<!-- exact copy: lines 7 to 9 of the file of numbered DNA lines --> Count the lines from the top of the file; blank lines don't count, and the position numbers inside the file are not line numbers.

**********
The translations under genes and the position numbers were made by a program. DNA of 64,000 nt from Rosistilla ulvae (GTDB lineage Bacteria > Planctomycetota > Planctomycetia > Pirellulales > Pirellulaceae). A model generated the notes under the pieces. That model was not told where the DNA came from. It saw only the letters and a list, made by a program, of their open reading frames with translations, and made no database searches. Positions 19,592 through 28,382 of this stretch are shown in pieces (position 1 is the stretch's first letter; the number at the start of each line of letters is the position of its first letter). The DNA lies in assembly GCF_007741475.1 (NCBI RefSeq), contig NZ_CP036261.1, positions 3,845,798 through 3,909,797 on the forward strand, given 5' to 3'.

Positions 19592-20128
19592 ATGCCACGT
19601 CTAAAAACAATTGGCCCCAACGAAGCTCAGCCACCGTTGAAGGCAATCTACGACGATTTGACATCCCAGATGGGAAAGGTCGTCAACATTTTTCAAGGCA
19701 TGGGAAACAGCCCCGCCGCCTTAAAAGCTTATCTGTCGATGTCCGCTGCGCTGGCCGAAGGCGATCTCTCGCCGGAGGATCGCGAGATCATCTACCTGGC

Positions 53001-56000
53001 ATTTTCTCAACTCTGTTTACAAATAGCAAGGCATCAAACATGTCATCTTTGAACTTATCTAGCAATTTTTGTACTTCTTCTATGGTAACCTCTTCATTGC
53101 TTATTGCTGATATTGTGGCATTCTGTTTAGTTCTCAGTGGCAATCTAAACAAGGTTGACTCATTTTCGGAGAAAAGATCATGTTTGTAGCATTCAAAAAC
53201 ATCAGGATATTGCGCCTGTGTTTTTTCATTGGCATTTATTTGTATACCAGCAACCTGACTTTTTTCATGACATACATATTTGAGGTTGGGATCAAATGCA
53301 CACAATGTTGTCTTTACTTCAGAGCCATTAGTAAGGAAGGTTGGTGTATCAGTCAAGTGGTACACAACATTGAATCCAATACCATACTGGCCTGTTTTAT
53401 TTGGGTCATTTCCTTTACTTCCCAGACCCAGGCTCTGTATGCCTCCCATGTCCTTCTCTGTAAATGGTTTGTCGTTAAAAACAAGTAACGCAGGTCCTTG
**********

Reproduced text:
53001 ATTTTCTCAACTCTGTTTACAAATAGCAAGGCATCAAACATGTCATCTTTGAACTTATCTAGCAATTTTTGTACTTCTTCTATGGTAACCTCTTCATTGC
53101 TTATTGCTGATATTGTGGCATTCTGTTTAGTTCTCAGTGGCAATCTAAACAAGGTTGACTCATTTTCGGAGAAAAGATCATGTTTGTAGCATTCAAAAAC
53201 ATCAGGATATTGCGCCTGTGTTTTTTCATTGGCATTTATTTGTATACCAGCAACCTGACTTTTTTCATGACATACATATTTGAGGTTGGGATCAAATGCA